I’m taking the holiday weekend off and not writing a blog post today. Instead, I’d like to point you to a great resource.Poets & Writers online is packed full of information for creative writers. The page I’m referring you to, Tools for Writers, links you to the following:
Literary Journals and Magazines
Conferences and Residencies
Writing Prompts and Exercises
Book Review Outlets
Poets & Writers Guides (handbooks)
Top Topics for Writers (articles)
Grants & Awards
Jobs for Writers
Oh, and you can also access the magazine… 🙂
Is this a treasure trove, or what?
Like us on Facebook
I hope you’ve also noticed–and clicked!–the link to my new Creative Power Writing Facebook page in the left-hand column. Through it, I’ll be regularly connecting you with great sites like Poets & Writers, inspirational quotations, writing prompts, invaluable tips and articles, contests, best writing books, and more!
See you next week. In the meantime, get something published.
Writers don’t spend a lot of time debating this. As a teacher and writing coach, however, I’ve found that venue can be critical to a writer’s success.
Writing is portable, so you can choose where you are most able to concentrate, where you are most comfortable, and where you gain the most inspiration. Sometimes we plop ourselves down in an office, on the bed, or at the kitchen table based on the first or second of these reasons, never giving ample thought to the third.
Imagine if you chose where to write based on how it might supercharge your writing?
What makes a piece of writing outstanding? For fiction, there’s an engaging plot, layered characters, a theme that touches our hearts, scintillating dialogue. Nonfiction needs a novel premise and intriguing points backed up with well-researched information. Many authors can accomplish these. But what lifts an author from being merely a popular writer to a place among the all-time greats?
It’s the quality of the writing. What marks them as master wordsmiths is the way they manipulate words and use rhetorical techniques to expert effect. This may seem difficult to quantify, but we can identify some of the strokes that make the rest of us sigh, “I wish I’d written that!”
Barbara Kingsolver, The Poisonwood Bible
Let’s analyze a powerful excerpt from one of my favorite authors, Barbara Kingsolver. In The Poisonwood Bible, Leah’s missionary father has moved his family to the Congo. They have endured all manner of hardships, including fire ants, a flood, hunger, and little Ruth May contracting malaria after hiding her quinine pills. Now a green mamba has killed Ruth May. Leah narrates:
A honeycreeper sang from the bushes outside the window. It seemed impossible that an ordinary, bright day should be proceeding outside our house. Mother spread a small, soft hand onto hers and washed the fingers one at a time. She cradled and lifted the head to rinse it, taking care not to get the soapy water in Ruth May’s eyes. As she dried the limp blond hair with a towel, she leaned in close, inhaling the scent of my sister’s scalp. I felt invisible. By the force of my mother’s desire to conduct this ritual in private, she had caused me to disappear. Still, I couldn’t leave the room. After she dried and wrapped her baby in a towel she hummed quietly while combing out the tangles and plaiting the damp hair. Then she began to cut our mosquito netting into long sheets and stitch the layers together. At last we understood. She was making a shroud.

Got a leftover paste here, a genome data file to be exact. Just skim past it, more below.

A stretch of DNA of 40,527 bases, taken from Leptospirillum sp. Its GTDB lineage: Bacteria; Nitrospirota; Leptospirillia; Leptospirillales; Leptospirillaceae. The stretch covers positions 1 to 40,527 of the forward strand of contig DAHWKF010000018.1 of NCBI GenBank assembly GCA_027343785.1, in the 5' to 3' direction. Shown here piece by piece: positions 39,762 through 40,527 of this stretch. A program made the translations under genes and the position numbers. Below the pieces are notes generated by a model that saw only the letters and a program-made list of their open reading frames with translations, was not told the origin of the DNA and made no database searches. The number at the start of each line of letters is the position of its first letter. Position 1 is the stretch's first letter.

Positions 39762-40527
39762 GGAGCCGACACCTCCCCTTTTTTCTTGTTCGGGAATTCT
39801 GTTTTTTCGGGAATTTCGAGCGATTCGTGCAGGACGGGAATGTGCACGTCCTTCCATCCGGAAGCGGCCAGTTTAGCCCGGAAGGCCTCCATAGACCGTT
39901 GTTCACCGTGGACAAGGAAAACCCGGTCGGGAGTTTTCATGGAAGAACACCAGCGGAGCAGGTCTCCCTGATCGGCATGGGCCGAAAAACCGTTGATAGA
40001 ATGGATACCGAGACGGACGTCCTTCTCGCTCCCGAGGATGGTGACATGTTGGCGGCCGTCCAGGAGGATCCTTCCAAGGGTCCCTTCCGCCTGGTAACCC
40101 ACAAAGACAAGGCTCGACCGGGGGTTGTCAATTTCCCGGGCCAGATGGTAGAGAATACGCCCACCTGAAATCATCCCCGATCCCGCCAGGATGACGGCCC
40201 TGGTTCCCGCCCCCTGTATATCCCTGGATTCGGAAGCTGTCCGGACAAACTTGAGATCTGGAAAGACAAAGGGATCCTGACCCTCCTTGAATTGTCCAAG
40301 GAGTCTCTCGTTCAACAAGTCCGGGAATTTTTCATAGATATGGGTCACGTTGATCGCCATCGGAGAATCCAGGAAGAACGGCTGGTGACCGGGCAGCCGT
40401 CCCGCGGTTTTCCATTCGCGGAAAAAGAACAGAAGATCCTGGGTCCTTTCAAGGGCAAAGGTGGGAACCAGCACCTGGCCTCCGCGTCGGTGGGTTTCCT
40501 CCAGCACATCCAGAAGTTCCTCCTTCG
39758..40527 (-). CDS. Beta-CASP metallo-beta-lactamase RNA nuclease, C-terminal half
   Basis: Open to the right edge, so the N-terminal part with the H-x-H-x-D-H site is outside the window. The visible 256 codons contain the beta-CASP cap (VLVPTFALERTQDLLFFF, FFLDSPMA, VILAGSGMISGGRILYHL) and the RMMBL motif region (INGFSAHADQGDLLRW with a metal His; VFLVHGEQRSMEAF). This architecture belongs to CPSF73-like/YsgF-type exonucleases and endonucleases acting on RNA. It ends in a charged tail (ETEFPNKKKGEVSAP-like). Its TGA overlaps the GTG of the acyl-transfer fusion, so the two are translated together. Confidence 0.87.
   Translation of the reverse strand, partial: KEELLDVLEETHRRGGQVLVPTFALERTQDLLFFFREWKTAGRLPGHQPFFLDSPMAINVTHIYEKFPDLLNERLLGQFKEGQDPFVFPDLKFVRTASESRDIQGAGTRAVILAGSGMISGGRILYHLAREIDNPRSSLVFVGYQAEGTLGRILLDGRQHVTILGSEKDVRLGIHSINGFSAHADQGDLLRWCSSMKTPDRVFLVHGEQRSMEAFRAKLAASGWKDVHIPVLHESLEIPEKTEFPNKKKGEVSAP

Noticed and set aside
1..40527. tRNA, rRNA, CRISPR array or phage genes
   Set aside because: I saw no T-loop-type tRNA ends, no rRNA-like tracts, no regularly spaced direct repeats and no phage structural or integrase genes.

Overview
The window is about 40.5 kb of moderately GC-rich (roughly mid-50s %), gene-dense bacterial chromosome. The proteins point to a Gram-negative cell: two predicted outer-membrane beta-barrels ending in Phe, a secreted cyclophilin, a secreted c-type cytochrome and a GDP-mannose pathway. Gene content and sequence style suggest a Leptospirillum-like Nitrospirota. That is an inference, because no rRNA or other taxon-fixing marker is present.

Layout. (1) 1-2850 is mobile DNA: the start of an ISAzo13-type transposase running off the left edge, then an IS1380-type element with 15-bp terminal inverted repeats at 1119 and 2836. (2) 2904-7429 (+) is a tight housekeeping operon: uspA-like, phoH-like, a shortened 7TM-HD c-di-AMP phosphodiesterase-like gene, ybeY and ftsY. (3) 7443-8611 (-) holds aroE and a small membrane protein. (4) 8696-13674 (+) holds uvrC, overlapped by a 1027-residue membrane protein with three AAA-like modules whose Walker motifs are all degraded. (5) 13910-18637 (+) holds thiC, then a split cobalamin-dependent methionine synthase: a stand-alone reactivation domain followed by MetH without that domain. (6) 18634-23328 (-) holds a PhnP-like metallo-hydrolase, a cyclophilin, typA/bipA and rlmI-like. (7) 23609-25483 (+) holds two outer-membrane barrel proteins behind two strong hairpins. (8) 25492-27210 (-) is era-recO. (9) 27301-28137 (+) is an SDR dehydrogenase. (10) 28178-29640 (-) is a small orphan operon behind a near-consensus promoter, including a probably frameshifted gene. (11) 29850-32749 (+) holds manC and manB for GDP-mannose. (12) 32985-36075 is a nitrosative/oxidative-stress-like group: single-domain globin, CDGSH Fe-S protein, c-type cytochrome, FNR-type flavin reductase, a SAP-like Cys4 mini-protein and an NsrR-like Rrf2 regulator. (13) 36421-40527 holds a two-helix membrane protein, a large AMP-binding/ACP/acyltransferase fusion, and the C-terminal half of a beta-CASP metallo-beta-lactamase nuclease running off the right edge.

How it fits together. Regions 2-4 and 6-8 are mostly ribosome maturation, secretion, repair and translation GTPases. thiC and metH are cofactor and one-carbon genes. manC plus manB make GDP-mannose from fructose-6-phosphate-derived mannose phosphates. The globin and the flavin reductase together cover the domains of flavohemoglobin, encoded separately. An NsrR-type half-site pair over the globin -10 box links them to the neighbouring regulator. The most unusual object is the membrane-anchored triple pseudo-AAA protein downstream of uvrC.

I hate poetry.
Flowery phrases forming phlegmatic facets
Run-on sentences defying punctuation
Fragments with as many meanings as choices on a Chinese menu
Mixed metaphors, silly similes
Secret symbols must be deciphered
Why can’t a cigar be a cigar?
I hated poetry because I didn’t understand it. It seemed like poets went out of their way to make their ideas inscrutable. Maybe they did this on purpose to make themselves seem more important or to make their scholarly club more exclusive. Why, the lines didn’t make grammatical sense or form complete ideas. And talk about run-on! By the time you reached a period (if ever), you’d have forgotten the beginning of the idea!
Writing ain’t easy–even if you love it. But at least you usually know whether you’re doing something well or not. One thing, though, might be slipping beneath your radar. If you don’t pay attention, it’s guaranteed to make your writing fail. See if you can figure it out before it’s too late. Here’s an example:
He wrote some lovely sentences. Those words sing clever news. I do hope that you read ’em all. They’re stuffed with everything!